Updated 31st January 2024

How healthy are frozen vegetables?

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Frozen vegetables can be a great part of a healthy diet. They give you the same benefits as fresh vegetables, and there are extra advantages.

“Despite what you might have heard, frozen fruits and vegetables contain just as many nutrients as fresh produce, and sometimes more,” says Prof. Tim Spector, ZOE’s scientific co-founder and a professor of epidemiology at King's College London.

Frozen vegetables also have a longer shelf life and tend to offer better value for money. Plus, they’re accessible in and out of season.

Below, we’ll dive into the details, explaining how freezing affects nutrients, how healthy frozen veggies really are, and whether you need to check the labels.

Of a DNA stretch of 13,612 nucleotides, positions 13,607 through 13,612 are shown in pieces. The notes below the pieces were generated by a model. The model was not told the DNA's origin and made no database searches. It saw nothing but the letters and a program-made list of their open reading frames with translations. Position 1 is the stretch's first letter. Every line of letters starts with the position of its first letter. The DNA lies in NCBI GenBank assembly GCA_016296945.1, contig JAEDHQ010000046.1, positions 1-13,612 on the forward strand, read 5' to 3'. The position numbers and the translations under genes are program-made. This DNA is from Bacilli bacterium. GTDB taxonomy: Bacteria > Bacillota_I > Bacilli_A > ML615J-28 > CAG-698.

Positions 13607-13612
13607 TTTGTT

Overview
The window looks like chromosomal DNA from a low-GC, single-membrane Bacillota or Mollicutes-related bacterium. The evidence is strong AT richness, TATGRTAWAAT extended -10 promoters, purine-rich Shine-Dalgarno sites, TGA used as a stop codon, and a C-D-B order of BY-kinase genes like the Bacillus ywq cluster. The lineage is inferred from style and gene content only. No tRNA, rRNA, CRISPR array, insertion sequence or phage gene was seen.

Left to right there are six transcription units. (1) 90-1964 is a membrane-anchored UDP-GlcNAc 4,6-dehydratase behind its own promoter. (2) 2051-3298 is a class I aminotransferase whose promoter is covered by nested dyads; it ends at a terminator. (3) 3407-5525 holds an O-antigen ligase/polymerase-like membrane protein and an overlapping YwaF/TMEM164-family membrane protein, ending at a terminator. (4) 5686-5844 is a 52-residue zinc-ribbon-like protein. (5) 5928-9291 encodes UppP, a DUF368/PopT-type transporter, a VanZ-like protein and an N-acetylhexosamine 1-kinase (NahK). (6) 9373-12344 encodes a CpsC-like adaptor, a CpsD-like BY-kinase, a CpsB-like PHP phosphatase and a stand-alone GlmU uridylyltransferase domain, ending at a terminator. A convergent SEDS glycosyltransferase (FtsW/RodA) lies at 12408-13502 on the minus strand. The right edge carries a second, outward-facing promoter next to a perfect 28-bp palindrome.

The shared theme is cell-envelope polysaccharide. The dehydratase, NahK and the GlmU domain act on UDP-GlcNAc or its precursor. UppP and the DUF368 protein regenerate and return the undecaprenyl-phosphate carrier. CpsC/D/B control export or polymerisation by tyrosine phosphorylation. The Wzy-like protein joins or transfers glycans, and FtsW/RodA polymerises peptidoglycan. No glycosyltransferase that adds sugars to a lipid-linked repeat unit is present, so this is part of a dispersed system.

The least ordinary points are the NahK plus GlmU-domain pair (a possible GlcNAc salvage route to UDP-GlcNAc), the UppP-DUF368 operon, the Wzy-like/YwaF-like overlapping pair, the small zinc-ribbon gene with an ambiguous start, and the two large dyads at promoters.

Are frozen vegetables healthy?

Fresh or frozen, vegetables are a key part of a healthy diet.

How does freezing work? After they’re harvested at peak ripeness, most vegetables go through a quick process called blanching, involving a brief dip in boiling water.

Partially cooking the veggies in this way helps maintain quality. It stops enzymes in the vegetables from affecting their flavor, texture, and color.

Blanching also helps remove dirt and germs that may be on the vegetables’ skins.

After blanching, manufacturers immediately freeze the vegetables. This locks in the levels of nutrients.